The Norwegian Deaf Museum is a national museum for the culture and history of the deaf. It is housed in the former boarding school (1855-1991) for deaf pupils from Trøndelag and Northern Norway.
The museum’s underlying theme is sign language and communication. The exhibition is both a concept exhibition and a traditional one with display cases. The history of the deaf is one without many objects, and yet we have succeeded in collecting objects, which the deaf themselves link to history from many regions of our country.
The Norwegian Museum of Deaf Culture and History is also a contemporary museum. We have documented the living culture deaf community and the current situation for the deaf, especially concerning the young deaf. The documentation has been done in Trondheim and Oslo, and everything has been filmed using sign language, texting, and audio.
The museum’s underlying theme is sign language and communication. The exhibition is both a concept exhibition and a traditional one with display cases. On the one hand, the museum focuses on understanding, communication and problems leading to reflection and that influences attitudes. On the other hand, this is a museum for the history of the deaf – representing all of Norway. This group would like to see their history depicted in a professional and clear way, as a place to work with memories and strengthening their identity.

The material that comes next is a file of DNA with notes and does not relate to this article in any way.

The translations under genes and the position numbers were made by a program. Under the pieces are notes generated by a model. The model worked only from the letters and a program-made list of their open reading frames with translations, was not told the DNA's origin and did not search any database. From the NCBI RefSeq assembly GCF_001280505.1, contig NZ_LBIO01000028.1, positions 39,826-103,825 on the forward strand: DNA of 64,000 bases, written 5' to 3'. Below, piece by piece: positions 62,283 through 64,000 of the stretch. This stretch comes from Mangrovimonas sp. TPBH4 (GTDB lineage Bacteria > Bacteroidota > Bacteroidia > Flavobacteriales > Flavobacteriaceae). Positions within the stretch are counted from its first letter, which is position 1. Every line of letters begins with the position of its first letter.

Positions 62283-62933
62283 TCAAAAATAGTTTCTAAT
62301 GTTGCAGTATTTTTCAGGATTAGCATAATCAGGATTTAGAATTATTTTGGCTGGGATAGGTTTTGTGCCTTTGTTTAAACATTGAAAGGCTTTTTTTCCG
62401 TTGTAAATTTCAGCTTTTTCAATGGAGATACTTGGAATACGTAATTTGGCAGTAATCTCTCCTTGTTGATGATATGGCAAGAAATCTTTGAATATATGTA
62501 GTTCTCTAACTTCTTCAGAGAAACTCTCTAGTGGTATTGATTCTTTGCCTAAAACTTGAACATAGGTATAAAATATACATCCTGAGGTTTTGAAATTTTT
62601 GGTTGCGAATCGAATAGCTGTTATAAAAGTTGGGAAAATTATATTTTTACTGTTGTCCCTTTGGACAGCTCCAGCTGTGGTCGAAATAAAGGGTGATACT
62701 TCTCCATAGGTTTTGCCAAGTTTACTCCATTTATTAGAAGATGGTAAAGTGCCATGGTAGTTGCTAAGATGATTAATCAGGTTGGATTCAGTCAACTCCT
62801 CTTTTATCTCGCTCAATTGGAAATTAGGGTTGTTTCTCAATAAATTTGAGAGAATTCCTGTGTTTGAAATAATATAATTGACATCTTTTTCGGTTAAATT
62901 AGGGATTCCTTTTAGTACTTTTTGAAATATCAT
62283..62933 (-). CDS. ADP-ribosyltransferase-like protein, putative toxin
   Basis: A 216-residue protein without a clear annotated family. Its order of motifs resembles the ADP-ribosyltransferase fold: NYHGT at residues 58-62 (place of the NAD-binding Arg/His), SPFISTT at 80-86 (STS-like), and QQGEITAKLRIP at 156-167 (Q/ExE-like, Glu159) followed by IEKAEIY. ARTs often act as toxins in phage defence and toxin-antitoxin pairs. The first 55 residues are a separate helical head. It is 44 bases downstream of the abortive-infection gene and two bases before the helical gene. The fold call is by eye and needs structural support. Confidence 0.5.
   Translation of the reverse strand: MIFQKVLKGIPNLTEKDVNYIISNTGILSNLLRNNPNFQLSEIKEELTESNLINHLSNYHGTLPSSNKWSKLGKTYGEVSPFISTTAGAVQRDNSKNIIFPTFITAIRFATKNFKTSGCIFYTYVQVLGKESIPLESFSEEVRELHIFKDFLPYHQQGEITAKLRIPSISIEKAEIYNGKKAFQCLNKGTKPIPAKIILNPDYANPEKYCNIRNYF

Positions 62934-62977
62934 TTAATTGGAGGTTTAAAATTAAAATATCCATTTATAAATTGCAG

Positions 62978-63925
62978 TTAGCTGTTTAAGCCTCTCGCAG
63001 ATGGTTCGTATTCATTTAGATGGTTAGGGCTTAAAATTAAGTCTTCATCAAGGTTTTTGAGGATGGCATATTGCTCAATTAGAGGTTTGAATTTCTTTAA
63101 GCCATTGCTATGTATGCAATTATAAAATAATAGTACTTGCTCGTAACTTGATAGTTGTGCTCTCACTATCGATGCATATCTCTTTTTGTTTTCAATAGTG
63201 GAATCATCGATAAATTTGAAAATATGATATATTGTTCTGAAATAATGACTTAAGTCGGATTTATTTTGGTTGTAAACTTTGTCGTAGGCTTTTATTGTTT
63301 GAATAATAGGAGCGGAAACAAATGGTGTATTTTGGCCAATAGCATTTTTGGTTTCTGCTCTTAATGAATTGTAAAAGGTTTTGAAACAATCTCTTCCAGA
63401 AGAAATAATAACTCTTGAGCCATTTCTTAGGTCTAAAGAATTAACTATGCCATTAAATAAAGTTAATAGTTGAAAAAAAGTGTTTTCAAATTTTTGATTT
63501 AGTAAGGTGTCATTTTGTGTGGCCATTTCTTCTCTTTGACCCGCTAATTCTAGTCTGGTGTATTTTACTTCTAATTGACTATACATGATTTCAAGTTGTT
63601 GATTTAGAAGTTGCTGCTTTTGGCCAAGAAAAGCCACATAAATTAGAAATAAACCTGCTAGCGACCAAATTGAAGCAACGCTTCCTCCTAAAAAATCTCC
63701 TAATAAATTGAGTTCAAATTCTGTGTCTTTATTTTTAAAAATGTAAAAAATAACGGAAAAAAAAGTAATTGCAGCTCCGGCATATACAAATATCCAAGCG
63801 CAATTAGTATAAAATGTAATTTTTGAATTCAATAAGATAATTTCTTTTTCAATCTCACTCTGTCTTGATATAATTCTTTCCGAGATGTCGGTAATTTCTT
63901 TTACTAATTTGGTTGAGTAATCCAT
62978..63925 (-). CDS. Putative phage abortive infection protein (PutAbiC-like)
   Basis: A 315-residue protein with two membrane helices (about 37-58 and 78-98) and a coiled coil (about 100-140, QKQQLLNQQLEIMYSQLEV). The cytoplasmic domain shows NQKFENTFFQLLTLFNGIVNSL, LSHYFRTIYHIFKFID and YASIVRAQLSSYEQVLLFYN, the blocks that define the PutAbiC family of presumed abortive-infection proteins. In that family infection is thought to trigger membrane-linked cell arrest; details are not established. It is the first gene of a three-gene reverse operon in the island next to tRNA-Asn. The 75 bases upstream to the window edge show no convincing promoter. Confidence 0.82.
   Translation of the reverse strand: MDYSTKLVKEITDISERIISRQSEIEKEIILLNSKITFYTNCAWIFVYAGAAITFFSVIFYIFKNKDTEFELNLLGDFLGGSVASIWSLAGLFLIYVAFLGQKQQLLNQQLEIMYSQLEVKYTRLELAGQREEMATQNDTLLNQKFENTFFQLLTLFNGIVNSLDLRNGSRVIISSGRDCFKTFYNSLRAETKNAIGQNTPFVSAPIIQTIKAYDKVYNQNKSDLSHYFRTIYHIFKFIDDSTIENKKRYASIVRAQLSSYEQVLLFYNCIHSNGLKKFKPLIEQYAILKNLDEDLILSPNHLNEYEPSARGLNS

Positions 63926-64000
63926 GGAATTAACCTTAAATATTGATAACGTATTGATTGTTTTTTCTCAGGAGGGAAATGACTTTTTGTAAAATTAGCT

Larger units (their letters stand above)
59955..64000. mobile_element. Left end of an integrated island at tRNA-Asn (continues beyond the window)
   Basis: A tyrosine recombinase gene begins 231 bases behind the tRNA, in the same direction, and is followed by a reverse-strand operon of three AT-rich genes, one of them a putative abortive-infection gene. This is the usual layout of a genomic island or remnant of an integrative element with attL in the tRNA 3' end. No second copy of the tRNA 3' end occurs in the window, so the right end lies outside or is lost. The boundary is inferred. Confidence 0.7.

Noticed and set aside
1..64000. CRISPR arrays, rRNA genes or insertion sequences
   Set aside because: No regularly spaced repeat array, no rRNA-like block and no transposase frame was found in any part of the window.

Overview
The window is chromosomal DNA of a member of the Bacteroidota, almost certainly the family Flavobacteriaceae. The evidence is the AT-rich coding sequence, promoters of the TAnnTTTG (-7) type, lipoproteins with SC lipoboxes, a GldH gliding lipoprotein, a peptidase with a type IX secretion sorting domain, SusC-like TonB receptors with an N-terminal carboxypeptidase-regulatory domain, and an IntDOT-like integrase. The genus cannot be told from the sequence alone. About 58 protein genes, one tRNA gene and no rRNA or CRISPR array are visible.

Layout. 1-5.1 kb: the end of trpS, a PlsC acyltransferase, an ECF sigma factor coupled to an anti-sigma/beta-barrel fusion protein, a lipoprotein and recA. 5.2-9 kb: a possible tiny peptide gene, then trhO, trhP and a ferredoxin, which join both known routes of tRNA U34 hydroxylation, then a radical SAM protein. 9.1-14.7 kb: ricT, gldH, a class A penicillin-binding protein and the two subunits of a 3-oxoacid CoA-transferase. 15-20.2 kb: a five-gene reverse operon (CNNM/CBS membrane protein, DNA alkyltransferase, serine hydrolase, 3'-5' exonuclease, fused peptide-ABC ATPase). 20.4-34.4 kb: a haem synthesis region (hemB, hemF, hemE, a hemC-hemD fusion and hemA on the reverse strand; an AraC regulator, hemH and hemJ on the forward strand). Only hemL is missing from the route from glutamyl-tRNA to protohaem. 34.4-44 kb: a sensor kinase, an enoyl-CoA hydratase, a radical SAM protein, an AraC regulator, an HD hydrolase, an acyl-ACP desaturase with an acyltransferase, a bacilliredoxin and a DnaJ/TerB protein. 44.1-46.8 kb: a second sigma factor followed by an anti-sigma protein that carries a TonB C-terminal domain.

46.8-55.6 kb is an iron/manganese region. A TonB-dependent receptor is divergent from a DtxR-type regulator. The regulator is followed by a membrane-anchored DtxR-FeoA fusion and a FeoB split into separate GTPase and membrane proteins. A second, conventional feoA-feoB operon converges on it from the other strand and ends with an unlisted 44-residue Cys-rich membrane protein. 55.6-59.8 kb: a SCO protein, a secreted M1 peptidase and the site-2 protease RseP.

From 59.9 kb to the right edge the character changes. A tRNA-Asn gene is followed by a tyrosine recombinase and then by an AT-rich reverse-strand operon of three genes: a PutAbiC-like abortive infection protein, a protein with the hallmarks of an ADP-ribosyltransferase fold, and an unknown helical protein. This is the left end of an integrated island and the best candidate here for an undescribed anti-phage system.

The museum has chosen to solve this two-part brief through both traditional museum exhibitions, an activity room – “Rom-X”, and with digital content on touch-screens in the exhibition area. There are individual stories and stories connected to the physical exhibition in glass cases and tableaus. The activity room has its own set up for teaching the hearing about sing language, communication and about respect for differences in our multi-cultural society.